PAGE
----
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Miss Peregrine's Home for Peculiar Children -- The story about this book is that Riggs used to blog for Mental Floss Magazine.  One of his hobbies is collecting vintage Victorian photography, especially the creepy kind like what's found in this book or the posed photos of dead children (memento mori?)...  Loved his blog - but I loved it for the photos and not for his writing style.  Apparently, he wanted to publish an album of just the photographs but the publisher wanted him to create a story to string them together.  I was rather underwhelmed by the book.

I think the creepy photos and his Mental Floss following was the reason it has a following -- the Mental Floss blogging job got it some attention and an initial audience then the unusual photos took it from there. The plot and prose just aren't good enough to stand alone, IMO.  



Last Edited on: 4/9/13 12:19 PM ET - Total times edited: 1
Subject: Peregrine
Date Posted: 4/9/2013 10:21 PM ET
Member Since: 7/26/2006
Posts: 385
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As of right now, 1,139 people have wish listed this book.  I got my copy from my local library - online for Kindle.  sweeeet!!!

Brad -
Date Posted: 4/16/2013 8:34 PM ET
Member Since: 1/27/2009
Posts: 200
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Lately I've not had books that have been keeping my interest, so I've either been reading them too long or given up on them quickly.

Dreadnought by Cherie Priest.  I didn't like this anywhere near as much as Boneshaker, the first book in the series.  There was too much war or something on this one.  I got over 100 pages so I'm going to count this as "completed" for my challenge.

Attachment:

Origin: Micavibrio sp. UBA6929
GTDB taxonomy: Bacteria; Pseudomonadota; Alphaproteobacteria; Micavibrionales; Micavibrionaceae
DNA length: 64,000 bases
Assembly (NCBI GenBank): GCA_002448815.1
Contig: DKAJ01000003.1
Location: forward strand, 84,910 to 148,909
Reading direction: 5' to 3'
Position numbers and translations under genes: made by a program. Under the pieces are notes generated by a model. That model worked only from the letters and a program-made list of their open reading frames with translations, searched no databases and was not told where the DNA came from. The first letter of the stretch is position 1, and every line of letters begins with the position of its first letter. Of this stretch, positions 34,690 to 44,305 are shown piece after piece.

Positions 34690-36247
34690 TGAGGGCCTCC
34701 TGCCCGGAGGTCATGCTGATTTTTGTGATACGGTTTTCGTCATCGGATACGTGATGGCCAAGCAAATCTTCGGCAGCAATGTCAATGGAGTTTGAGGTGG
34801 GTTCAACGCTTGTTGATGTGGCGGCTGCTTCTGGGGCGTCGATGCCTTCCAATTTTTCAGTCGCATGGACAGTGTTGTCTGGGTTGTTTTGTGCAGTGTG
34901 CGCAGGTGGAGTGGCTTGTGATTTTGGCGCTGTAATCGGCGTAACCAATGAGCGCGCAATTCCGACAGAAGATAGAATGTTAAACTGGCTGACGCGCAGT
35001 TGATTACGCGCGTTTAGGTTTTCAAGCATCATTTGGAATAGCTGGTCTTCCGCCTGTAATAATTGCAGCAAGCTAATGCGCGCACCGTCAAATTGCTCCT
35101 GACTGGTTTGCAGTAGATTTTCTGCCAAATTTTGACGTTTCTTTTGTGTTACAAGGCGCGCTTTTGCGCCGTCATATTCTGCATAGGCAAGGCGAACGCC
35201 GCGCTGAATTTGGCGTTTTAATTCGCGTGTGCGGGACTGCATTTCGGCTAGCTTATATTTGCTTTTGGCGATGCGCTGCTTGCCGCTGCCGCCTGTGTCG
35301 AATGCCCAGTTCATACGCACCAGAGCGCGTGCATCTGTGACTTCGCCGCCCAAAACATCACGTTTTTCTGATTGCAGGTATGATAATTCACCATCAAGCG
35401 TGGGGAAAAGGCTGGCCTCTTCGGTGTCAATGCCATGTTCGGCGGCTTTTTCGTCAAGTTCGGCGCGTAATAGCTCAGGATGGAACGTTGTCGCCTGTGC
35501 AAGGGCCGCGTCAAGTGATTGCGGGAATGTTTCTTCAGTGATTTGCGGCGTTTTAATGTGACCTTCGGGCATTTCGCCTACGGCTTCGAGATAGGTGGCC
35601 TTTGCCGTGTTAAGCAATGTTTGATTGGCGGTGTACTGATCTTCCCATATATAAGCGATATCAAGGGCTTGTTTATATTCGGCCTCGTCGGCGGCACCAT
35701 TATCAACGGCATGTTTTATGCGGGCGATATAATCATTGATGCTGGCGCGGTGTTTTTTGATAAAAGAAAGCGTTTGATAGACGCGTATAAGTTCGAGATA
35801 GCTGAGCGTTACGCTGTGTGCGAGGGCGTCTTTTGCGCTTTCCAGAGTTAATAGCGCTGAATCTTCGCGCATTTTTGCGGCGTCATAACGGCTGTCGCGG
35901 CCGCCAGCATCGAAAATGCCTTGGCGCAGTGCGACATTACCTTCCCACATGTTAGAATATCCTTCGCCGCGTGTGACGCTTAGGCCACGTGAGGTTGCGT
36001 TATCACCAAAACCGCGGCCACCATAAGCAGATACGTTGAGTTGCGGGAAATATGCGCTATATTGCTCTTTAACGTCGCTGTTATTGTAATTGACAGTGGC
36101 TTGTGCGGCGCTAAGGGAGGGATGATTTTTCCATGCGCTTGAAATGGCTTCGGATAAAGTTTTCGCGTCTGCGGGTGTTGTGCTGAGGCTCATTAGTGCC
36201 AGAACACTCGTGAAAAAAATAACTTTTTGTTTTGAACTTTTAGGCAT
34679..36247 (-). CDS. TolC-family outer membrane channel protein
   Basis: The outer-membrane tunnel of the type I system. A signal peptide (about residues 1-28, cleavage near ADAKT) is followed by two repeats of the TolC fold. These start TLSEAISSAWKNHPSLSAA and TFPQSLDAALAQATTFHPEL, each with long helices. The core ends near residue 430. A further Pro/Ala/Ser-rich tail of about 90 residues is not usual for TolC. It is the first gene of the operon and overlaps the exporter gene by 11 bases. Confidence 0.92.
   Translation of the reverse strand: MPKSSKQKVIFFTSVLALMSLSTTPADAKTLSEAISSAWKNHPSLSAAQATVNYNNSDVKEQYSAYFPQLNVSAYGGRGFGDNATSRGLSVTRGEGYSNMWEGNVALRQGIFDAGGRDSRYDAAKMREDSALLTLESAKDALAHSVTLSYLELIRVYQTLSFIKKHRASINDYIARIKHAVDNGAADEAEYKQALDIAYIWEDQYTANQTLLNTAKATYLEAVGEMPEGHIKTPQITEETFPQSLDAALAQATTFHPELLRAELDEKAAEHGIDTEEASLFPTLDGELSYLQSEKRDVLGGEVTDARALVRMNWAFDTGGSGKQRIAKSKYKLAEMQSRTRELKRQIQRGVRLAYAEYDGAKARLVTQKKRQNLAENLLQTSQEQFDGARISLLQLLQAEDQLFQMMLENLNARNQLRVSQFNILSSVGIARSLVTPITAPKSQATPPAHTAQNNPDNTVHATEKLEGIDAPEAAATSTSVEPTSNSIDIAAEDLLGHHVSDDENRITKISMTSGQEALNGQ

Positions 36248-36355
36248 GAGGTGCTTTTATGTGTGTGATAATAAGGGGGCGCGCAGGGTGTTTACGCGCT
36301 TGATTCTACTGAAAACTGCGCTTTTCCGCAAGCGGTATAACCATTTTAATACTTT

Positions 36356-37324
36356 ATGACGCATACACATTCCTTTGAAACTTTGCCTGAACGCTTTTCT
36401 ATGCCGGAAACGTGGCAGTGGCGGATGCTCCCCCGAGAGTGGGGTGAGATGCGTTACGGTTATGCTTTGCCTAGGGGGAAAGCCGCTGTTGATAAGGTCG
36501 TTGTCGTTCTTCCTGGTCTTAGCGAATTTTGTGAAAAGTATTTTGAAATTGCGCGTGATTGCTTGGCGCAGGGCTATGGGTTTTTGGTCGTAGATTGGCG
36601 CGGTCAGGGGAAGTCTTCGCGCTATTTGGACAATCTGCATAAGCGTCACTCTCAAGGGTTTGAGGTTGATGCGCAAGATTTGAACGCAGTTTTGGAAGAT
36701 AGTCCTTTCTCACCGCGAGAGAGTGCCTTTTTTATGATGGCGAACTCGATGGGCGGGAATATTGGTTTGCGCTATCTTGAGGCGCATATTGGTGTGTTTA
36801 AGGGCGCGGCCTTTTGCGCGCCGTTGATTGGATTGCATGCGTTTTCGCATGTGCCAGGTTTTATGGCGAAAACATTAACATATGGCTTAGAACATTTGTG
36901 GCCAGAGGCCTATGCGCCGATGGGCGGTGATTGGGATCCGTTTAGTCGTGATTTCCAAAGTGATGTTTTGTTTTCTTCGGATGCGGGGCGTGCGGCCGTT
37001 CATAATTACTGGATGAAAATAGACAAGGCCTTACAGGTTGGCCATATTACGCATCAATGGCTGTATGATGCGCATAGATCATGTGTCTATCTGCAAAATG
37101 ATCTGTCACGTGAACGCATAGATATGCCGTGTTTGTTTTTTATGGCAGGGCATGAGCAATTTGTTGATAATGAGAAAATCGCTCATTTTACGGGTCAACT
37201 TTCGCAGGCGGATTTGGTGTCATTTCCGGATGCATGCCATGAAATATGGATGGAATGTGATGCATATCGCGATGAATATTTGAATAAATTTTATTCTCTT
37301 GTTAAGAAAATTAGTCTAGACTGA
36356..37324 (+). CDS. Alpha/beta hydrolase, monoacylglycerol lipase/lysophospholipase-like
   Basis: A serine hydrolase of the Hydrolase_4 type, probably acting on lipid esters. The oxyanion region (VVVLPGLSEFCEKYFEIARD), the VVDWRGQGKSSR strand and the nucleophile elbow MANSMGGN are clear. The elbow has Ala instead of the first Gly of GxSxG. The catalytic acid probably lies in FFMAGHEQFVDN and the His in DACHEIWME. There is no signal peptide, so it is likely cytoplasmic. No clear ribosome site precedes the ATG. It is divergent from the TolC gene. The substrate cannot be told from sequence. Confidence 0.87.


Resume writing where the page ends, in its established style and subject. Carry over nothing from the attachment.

Hyperion by Dan Simmon.  The way Simmons describes everyone is too much wording for me, I gave up on it quickly.  I'm not marking it as completed.

Even reading the Phlip K. Dick anthology I'm not enjoying.



Last Edited on: 4/16/13 8:35 PM ET - Total times edited: 1
Date Posted: 4/19/2013 3:39 PM ET
Member Since: 4/18/2009
Posts: 1,376
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Finished The God Engines, by John Scalzi. Did not like it. Looking at it as any sort of speculation on faith I found it shallow and filled with utterly banal ugliness; looking at it strictly as a horror novel it's moderately effective, so the comparison to H.P. Lovecraft is apt, but like Lovecraft it's got some seriously problematic (read: sexist in this case) world-building at its core. I know Scalzi is a progressive, but either he sacrificed his progressive politics for the cheap thrills in this novel or he intended some more subtle message that just really did not come across.